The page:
Perceptive, dedicated, respected.
These are but a few of the words paid in tribute to worker health and safety advocate Lisa McCaskell upon her recent passing.
McCaskell, a former, long-serving Senior Health & Safety Officer at Ontario Public Service Employees Union (OPSEU) died peacefully at home February 19 following a four-year struggle with cancer.
OPSEU President Warren (Smokey) Thomas remembers McCaskell’s humanity and singular ability
. “Not one person anywhere disliked her. Her dedication and passion for her work, her family, our members and everyone around her was inspiring. We all called Lisa family, confidante, mentor, someone of great wisdom and brilliance
, and most of all a friend. You could share anything with her. She had a gift of listening and supporting. Her calmness and directness stripped the B.S. out of any situation, laying the reality on the table to deal with.”
McCaskell brought unique credentials
to the health and safety movement, having completed degrees in both nursing and journalism. She came to OPSEU in 1999 following several years as a health and safety specialist at the Ontario Nurses’ Association (ONA).
Some of McCaskell’s most important work
was in a joint OPSEU/ONA submission prepared for the SARS Commission. Leah Casselman was OPSEU president during the SARS crisis. “You know you have met someone special when a Justice, Archie Campbell, publicly recognizes their work during his inquiry into the SARS crisis here in Ontario. I was never prouder of Lisa than at that point,” says Casselman.
“There are a lot of people who are 'experts' in their field,” adds Casselman. “Lisa was one of them because she shared her expertise and knowledge freely
in order to build a stronger movement.”
True to form, McCaskell opened her presentation to the SARS Commission with this, "If workers are not protected from health and saftey hazards, patients and the public are not protected either. It's that simple. If workers are not told how to protect themselves, they cannot do so. If unions are left out of the process, we cannot play a role in helping our members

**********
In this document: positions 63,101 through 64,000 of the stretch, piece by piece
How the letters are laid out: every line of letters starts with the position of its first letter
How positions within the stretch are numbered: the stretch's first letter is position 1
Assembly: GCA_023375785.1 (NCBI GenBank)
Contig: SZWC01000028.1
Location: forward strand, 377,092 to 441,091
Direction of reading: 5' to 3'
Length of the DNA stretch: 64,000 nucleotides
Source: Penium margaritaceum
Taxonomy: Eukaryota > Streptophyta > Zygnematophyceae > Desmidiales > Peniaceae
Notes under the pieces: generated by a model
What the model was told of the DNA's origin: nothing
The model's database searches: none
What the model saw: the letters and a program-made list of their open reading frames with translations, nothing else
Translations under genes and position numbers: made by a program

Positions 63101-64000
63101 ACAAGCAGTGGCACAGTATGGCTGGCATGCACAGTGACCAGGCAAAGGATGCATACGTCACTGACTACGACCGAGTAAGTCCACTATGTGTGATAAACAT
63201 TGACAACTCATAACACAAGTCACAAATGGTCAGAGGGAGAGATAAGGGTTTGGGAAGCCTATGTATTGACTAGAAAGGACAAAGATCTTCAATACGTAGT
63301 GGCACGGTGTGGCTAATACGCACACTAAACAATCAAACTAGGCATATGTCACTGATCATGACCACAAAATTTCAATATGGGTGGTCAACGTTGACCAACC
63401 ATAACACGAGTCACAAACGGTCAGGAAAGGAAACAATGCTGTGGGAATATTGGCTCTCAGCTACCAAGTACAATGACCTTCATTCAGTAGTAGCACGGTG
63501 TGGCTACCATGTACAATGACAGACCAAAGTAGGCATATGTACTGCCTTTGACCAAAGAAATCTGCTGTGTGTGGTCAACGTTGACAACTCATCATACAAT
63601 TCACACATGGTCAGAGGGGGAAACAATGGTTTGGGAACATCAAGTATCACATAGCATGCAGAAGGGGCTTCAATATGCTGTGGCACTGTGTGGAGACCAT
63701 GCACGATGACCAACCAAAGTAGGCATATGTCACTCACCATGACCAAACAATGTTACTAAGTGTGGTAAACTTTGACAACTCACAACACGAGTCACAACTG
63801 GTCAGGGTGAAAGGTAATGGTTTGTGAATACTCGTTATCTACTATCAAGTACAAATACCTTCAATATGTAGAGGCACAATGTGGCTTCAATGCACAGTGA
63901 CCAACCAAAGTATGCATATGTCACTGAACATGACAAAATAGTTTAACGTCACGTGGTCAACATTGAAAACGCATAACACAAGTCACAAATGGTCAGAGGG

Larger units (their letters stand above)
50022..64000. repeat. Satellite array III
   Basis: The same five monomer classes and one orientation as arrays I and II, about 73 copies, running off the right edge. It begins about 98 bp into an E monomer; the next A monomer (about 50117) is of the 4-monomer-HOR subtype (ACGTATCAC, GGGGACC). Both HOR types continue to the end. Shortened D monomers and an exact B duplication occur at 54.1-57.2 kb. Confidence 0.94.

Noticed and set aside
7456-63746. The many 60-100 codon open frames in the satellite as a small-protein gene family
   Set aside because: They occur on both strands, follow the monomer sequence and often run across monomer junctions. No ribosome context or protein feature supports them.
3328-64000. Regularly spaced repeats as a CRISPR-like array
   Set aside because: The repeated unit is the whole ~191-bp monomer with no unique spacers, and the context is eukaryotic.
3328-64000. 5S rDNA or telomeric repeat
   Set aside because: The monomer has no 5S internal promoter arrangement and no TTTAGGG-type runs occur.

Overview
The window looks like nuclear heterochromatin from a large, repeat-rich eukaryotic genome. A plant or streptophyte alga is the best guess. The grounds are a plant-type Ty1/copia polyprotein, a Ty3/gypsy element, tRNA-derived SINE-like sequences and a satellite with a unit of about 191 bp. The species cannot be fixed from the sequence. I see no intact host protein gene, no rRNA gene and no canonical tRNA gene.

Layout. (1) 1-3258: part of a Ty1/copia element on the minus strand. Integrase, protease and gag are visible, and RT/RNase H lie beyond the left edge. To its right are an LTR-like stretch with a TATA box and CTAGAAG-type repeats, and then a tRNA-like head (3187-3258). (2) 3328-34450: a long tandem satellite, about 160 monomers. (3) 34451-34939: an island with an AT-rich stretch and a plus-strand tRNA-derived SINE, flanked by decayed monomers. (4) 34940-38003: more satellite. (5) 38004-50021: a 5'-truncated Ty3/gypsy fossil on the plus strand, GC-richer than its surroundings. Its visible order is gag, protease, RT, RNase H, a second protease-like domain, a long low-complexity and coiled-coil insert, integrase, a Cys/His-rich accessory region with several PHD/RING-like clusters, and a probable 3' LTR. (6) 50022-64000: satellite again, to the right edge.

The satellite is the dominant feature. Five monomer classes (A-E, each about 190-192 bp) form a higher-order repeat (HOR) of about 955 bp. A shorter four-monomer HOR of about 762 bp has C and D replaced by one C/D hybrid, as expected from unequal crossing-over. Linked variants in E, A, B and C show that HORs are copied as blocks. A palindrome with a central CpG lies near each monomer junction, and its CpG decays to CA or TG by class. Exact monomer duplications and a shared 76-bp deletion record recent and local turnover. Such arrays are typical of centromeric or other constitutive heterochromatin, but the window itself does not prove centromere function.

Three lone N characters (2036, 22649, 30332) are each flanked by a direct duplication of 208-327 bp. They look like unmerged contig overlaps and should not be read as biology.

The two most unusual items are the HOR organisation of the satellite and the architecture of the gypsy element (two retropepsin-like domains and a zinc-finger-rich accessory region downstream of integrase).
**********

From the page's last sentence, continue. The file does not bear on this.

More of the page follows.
get the information they need."
Erna Bujna, Occupational Health & Safety/Workers' Compensation Specialist at the Ontario Nurses' Association (ONA), worked closely with McCaskell since 1996, including on the joint SARS Commission submission. Despite the pressing nature of their work, like Thomas, Bujna recalls McCaskell always made time to connect
on a personal level, “We never started our day without catching up first and then somehow always finished the day being happy with the progress we made.”
McCaskell served on numerous boards
too many to mention, but key ones included as Vice-Chair of the Institute for Work & Health and for 12 years as a director on the Centre for Research Expertise in Occupational Disease.
Dave Killham, executive director, Workers Health & Safety Centre, notes how McCaskell made important contributions to the work of WHSC as well, providing essential feedback to WHSC
staff as they developed many key training programs for the public sector. “Lisa always offered us useful insights. Her first priority was the workers and ensuring they had the support and resources needed to protect their health and safety at work. Lisa was a go-to person on almost any worker health and safety issue. Her depth of knowledge and determined approach was a real asset to her union and the greater health and safety movement.”
Thomas agrees, “Her doggedness and will of steel moved health and safety in this province
. We were lucky to know her and learn from her. She is gone too soon. She would want us all to continue the work.”
McCaskell is survived by her partner, Pedro Galache.
Friends and colleagues are invited to a celebration of Lisa’s life in April.
||Celebration of life for Lisa McCaskell
||Saturday, April 20, 2019 from 2pm-5pm
||Ralph Thornton Community Centre
765 Queen Street East, 3rd Floor, Toronto